Visiting Cabo and Spending Less


Audience: Travelers who are trying to save money while still enjoying Cabo San Lucas

Source: Ideas shared by numerous travelers in forum posts over the years. 


The Baja Peninsula is basically like an "island economy" where many goods are imported. In general, that makes it more expensive than mainland Mexico .  But all of Mexico’s prices have increased in the past 30 years.  In Los Cabos you’ll find better roads, more services, more resorts with drinkable treated water, and more luxurious facilities than in the 70’s.

If you want a dirt cheap, palapa on the beach, no amenity vacation, then Cabo may not be right for you.  But if you want to spend some time where the desert kisses the sea, folks are happy to see you, the weather is good year round, the food is delicious & affordable, and you feel safe day or night, then Cabo is for you! 


  • Avoid taxis. Take the collectivo bus (a very local experience indeed), walk, or stay at a hotel close to town (best option). If you need to take a cab, find someone at your hotel to share the ride. If you’re staying out on the Corridor and plan to come into Cabo often, think about renting a car.  Car rental can make a vacation more affordable, if it's the right choice for you.  Taxis are very expensive in Cabo.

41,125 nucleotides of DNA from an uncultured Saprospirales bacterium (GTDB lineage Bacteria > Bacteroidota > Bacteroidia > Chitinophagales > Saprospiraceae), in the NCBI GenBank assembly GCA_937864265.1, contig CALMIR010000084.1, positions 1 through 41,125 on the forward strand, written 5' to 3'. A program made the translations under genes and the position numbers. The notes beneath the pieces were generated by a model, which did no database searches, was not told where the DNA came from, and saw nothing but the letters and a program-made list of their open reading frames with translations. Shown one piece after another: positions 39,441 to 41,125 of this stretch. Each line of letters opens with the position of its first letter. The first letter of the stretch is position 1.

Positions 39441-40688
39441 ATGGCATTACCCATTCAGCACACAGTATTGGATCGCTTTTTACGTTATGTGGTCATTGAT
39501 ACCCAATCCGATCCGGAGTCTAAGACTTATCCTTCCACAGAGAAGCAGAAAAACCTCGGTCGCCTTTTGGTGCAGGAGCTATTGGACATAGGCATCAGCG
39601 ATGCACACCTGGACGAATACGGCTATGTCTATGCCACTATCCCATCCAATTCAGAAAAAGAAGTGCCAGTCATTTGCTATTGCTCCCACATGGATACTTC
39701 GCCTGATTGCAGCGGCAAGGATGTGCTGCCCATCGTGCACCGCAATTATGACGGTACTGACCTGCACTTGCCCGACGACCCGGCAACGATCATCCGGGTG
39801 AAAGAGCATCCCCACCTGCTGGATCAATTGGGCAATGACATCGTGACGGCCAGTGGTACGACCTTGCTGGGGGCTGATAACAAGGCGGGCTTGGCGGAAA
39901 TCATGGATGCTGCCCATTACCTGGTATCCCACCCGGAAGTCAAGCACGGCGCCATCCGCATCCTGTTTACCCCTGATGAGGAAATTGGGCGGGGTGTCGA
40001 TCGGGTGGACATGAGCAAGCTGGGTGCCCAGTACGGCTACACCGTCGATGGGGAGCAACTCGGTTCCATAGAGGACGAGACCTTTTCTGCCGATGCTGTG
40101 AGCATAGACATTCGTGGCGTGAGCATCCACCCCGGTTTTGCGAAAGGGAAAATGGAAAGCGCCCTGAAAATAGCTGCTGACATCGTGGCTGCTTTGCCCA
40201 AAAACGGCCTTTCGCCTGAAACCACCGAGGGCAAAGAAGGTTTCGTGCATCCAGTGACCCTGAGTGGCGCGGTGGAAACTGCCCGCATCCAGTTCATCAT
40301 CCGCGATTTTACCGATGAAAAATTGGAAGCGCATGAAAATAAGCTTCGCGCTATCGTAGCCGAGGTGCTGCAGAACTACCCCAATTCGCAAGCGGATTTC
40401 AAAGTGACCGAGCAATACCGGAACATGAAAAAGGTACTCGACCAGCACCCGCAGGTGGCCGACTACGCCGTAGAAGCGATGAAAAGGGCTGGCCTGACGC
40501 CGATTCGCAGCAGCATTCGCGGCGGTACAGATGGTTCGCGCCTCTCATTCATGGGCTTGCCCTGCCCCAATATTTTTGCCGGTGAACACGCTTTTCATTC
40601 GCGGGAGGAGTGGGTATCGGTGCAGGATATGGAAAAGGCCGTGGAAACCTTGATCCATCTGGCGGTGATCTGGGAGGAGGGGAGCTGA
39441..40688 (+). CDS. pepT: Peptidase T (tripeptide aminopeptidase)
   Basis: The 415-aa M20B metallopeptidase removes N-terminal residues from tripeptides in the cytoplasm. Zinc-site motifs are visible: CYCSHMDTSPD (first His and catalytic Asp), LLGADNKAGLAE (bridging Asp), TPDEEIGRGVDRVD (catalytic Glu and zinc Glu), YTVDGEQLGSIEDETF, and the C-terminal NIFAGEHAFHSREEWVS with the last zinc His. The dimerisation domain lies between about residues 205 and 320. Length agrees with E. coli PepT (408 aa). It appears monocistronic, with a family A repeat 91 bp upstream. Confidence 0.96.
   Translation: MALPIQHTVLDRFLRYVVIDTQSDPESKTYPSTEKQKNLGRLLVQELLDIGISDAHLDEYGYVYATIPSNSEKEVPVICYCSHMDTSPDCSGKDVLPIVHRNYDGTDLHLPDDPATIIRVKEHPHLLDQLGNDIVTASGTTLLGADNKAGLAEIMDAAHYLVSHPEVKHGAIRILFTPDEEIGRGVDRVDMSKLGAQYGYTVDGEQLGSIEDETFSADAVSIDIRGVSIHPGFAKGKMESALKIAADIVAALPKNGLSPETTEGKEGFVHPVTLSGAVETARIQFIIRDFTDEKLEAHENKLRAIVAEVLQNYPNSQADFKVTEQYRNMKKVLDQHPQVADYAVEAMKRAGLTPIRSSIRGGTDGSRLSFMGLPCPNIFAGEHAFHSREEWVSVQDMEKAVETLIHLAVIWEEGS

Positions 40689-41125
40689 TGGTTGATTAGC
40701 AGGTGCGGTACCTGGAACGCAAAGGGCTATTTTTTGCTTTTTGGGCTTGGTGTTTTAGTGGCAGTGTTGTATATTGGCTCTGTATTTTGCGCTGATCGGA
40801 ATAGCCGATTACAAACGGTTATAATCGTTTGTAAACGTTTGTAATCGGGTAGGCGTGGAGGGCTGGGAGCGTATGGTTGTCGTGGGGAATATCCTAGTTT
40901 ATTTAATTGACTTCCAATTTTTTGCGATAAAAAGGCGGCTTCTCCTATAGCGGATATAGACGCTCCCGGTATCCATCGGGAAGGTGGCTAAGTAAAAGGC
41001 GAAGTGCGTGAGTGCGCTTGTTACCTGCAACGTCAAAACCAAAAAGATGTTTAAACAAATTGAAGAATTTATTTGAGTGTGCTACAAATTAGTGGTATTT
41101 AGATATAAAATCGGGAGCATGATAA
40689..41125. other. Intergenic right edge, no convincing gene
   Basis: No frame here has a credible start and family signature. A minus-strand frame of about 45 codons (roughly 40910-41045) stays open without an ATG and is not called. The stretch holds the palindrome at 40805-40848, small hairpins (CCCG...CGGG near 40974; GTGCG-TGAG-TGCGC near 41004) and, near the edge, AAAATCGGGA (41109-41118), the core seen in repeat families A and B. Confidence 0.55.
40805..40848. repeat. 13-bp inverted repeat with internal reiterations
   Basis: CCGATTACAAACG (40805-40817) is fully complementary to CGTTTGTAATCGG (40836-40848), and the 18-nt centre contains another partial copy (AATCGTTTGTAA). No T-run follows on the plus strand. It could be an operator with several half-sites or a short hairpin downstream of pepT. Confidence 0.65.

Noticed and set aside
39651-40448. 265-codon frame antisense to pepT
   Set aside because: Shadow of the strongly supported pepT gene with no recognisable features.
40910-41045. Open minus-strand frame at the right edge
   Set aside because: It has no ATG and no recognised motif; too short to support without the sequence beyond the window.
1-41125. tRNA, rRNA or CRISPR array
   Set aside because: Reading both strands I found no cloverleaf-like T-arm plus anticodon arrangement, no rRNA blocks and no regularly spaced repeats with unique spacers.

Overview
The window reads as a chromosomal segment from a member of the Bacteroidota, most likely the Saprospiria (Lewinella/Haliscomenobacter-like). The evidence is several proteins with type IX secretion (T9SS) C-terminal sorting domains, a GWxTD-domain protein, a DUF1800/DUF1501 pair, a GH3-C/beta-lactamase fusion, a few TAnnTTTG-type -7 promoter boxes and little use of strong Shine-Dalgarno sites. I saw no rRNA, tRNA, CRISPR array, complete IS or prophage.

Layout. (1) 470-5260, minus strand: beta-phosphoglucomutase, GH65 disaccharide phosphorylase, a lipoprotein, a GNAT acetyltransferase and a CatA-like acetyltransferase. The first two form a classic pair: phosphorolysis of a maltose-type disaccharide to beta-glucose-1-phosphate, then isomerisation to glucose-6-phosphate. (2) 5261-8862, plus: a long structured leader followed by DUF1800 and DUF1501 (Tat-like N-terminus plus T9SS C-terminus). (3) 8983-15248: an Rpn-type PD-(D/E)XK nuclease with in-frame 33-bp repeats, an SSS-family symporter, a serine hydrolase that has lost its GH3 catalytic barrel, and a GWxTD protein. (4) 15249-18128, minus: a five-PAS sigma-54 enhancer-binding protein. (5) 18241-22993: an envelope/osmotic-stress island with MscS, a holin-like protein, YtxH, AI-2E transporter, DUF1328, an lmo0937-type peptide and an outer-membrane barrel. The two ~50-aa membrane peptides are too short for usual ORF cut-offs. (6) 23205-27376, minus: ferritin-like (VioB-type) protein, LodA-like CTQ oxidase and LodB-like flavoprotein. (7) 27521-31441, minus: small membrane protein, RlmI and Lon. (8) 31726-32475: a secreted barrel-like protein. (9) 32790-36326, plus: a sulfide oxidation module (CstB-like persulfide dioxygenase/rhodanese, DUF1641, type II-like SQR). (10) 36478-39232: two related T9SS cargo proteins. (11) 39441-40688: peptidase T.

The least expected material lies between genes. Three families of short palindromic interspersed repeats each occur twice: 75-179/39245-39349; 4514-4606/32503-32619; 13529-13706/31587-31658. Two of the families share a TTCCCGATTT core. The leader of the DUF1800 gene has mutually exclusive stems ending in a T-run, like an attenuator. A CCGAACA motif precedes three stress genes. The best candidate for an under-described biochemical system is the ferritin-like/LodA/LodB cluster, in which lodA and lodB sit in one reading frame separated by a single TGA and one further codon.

• From the airport, prebook a shared shuttle transfer if your group is small.  A private shuttle is a better deal for groups of 4 or more.  


  • Use pesos.  You will get a better value.  Check to see if your bank has an agreement with a Mexican bank and doesn’t charge transaction fees for using the ATM.  Whenever possible, use an ATM that is affiliated with a bank; stand-alone ATMs often charge a high use fee.  Most restaurants will convert into dollars and show the amount in both dollars and pesos on your bill.  If you are using a no-transaction-fee credit card like Capitol One, you can then tip in dollars.
  • If you prefer to tip in USD, bring enough small denomination bills. It is difficult to get change for a large denomination bill, and you will get pesos in return for your USD, often at a poor exchange rate.  Note that pesos are preferred, but any currency is appreciated as a tip.

Vouchers, Discounts, Coupons, and such:

  • Los Cabos Guide.  This program has been around for many years.  You prepurchase discount vouchers and spend them like cash at the specific business.  Vendors include restaurants, activities, sometimes rental cars, and lodging.  Purchase in smaller denominations as you will not receive any cash change.  (For example, if the bill is $45 and you give them a $50 voucher, you will not receive change.  It's better to spend two $20 vouchers and $5 cash.)  Vouchers can be returned.  Delivery to your hotel available.